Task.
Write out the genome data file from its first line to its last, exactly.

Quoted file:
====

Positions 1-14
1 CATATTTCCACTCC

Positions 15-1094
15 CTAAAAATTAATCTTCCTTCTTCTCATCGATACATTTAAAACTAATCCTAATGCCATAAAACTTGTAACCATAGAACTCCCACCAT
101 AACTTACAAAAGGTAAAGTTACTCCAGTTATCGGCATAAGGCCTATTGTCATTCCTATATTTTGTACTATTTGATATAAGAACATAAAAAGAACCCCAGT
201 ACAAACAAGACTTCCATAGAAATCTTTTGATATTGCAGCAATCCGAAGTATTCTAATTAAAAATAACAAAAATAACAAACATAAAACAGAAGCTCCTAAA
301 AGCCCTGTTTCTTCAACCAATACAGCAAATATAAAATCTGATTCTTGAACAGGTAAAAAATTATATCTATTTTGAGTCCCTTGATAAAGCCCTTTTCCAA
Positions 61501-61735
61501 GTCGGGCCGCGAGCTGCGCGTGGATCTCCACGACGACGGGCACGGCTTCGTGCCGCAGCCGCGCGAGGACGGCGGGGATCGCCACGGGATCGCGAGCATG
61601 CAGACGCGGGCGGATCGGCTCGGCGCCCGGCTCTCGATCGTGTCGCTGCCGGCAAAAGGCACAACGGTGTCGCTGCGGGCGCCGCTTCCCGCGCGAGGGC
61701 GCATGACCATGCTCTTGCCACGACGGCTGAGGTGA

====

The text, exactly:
Positions 1-14
1 CATATTTCCACTCC

Positions 15-1094
15 CTAAAAATTAATCTTCCTTCTTCTCATCGATACATTTAAAACTAATCCTAATGCCATAAAACTTGTAACCATAGAACTCCCACCAT
101 AACTTACAAAAGGTAAAGTTACTCCAGTTATCGGCATAAGGCCTATTGTCATTCCTATATTTTGTACTATTTGATATAAGAACATAAAAAGAACCCCAGT
201 ACAAACAAGACTTCCATAGAAATCTTTTGATATTGCAGCAATCCGAAGTATTCTAATTAAAAATAACAAAAATAACAAACATAAAACAGAAGCTCCTAAA
301 AGCCCTGTTTCTTCAACCAATACAGCAAATATAAAATCTGATTCTTGAACAGGTAAAAAATTATATCTATTTTGAGTCCCTTGATAAAGCCCTTTTCCAA
Positions 61501-61735
61501 GTCGGGCCGCGAGCTGCGCGTGGATCTCCACGACGACGGGCACGGCTTCGTGCCGCAGCCGCGCGAGGACGGCGGGGATCGCCACGGGATCGCGAGCATG
61601 CAGACGCGGGCGGATCGGCTCGGCGCCCGGCTCTCGATCGTGTCGCTGCCGGCAAAAGGCACAACGGTGTCGCTGCGGGCGCCGCTTCCCGCGCGAGGGC
61701 GCATGACCATGCTCTTGCCACGACGGCTGAGGTGA